1. Rene says:

        I’m in a similar situation. I have worked in the private sector for 15 years and paid SS tax. I switched careers and currently work for a school district and I pay both TRS and SS tax. However, I also work part time as an adjunct instructor for a community college that also pays into the same TRS pension, but I am not eligible for a pension from the community college since it is part time. The amount of my TRS pension annuity from the school district is calculated using all earnings from all TRS employment, so employment at the community college will boost my final salary and increase the amount of my TRS pension annuity that I will get from the school district. Will I be subject to WEP in this scenario? Also, my wife also works for a school district but doesn’t pay any SS tax, any impact to SS benefits to me or her? Thanks for all your help and information.

        1. jblankenship says:

          Rene –

          If the earnings from the job in question are *not* subject to Social Security taxation, then WEP will apply. It sounds as if your earnings are all subject to SS tax, but your wife’s are not. This would cause her SS benefits to be subject to WEP, and any spousal benefit that she might receive based on your earnings would be subject to GPO reduction as well.

          Hope this helps –


    2. Deanna Teel says:

      No one can seem to answer my question: I have worked in higher education since 1987 and do not have a pension. We were offered either Tx. Retirement System (TRS) OR Optional Retirement Plan (ORP), so I chose ORP. This is where we save and invest our own monies. I have saved money but do not get a lump sum payment or annuity when I retire. I have also worked 21 years earning “substantial earnings”, year-to-date. I am 63 yrs. and was planning on working until 65. Does the WEP pertain to my situation since I’m not getting a pension?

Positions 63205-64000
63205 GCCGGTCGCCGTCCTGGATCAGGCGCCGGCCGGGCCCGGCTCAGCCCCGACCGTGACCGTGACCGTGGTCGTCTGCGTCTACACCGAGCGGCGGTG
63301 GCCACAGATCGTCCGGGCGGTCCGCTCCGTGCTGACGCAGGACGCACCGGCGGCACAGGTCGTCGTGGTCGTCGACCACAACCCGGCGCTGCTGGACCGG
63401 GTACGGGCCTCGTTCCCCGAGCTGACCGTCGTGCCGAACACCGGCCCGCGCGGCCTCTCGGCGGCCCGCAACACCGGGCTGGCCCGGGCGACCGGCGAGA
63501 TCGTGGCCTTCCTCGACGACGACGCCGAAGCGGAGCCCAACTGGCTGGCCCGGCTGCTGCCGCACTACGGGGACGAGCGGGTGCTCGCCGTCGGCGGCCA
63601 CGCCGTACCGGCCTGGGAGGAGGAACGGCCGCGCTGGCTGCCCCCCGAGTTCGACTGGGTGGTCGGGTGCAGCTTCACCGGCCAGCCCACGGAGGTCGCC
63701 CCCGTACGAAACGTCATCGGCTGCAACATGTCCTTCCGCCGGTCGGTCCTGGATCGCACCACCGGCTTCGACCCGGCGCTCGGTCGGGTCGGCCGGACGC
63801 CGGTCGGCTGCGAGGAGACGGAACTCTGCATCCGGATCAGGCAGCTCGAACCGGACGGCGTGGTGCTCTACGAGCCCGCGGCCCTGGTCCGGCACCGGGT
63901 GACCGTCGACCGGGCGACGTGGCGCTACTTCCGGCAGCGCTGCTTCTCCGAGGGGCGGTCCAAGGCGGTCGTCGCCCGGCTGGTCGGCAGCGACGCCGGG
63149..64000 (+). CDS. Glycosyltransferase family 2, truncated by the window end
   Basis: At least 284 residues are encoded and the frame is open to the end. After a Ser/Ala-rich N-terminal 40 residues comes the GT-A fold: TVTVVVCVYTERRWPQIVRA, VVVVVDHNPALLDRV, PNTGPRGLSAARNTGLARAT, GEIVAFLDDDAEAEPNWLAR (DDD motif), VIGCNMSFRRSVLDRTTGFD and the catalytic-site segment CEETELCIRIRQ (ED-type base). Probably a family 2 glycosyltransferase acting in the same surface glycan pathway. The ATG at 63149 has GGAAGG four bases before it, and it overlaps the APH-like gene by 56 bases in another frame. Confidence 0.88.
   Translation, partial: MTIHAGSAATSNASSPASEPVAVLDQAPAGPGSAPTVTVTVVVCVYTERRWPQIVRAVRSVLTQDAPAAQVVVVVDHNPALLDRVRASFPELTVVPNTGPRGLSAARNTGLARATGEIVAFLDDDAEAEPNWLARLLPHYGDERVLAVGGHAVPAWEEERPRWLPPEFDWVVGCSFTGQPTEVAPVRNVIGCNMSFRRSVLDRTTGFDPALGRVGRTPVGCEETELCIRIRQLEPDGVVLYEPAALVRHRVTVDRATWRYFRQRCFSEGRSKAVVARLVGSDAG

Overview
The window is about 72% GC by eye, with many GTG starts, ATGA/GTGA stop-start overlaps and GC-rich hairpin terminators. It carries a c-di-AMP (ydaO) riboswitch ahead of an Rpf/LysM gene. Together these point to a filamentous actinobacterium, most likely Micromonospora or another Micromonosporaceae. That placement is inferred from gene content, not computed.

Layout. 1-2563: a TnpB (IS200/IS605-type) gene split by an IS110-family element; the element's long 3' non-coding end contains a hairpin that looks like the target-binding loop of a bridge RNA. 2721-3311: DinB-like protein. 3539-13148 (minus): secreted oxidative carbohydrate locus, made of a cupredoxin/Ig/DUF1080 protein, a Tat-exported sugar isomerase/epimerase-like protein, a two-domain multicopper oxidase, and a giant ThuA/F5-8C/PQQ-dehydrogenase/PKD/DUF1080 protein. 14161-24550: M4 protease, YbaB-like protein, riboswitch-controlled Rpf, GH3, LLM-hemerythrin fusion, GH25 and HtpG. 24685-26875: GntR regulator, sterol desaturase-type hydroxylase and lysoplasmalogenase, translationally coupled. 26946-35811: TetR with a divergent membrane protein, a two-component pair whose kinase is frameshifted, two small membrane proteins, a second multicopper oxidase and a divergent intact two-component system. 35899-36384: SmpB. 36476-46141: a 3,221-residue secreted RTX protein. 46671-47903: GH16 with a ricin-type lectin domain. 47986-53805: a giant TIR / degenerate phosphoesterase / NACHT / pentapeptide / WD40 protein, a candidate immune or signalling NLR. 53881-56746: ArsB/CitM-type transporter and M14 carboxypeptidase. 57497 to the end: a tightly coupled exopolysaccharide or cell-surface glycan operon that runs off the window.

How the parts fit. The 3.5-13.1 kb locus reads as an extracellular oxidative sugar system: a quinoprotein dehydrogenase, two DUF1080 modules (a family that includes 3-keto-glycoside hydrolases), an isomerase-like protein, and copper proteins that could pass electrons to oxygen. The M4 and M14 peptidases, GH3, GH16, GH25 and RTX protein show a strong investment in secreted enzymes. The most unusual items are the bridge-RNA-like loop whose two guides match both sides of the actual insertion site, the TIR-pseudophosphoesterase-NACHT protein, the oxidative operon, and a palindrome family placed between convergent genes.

1. jblankenship says:

        Deanna –
        If you are paying Social Security tax on your wages, then WEP would not apply. If you are not, then the ORP would still be considered a “pension” by Social Security rules, and the Social Security benefit that you receive would be reduced by WEP. For more detail on the ORP and Social Security, see this article by Devin Carroll which specifically goes over how it all works.

        Hope this helps –


  18. Sean Connery says:

    If I worked for 14 years (1988-2001) and ever since then I have worked as a teacher in Texas. I have read that if I have a “low” government pension (that would happen to me in the event of early retirement), then WEP would not apply to me. How do you define “low” pension? How can I find out if I’d be affected? If it turns out that no WEP reduction applies, that would incentivize me to retire early.

    1. jblankenship says:

      Hello Sean –

      If your government pension is low – that is, lower than the first bend point of the Primary Insurance Amount (PIA) calculation, which is $826 for 2015 – then your WEP impact will be limited to 50% of the amount of your pension. If there is another definition of a “low” pension I’m not aware of it.


  19. Les B says:

    I have a state worker pension (uncoordinated with Social Security) and expect to receive a substantial reduction to my Social Security payment when I begin drawing it, due to the windfall elimination provision. My wife also has a state worker pension but hers was coordinated with Social Security.

    Will my pension trigger a windfall elimination provision reduction in her Social Security benefits? If so, would this still be the case if we file taxes separately?

    1. jblankenship says:

      Hello Les –

      Your pension will not impact your wife’s SS benefits, although if she is anticipating a spousal benefit based on your record the spousal benefit would have a reduction because your Primary Insurance Amount (PIA) is reduced by WEP.

      Income tax filing status has no effect on whether or not WEP or GPO will impact your benefits.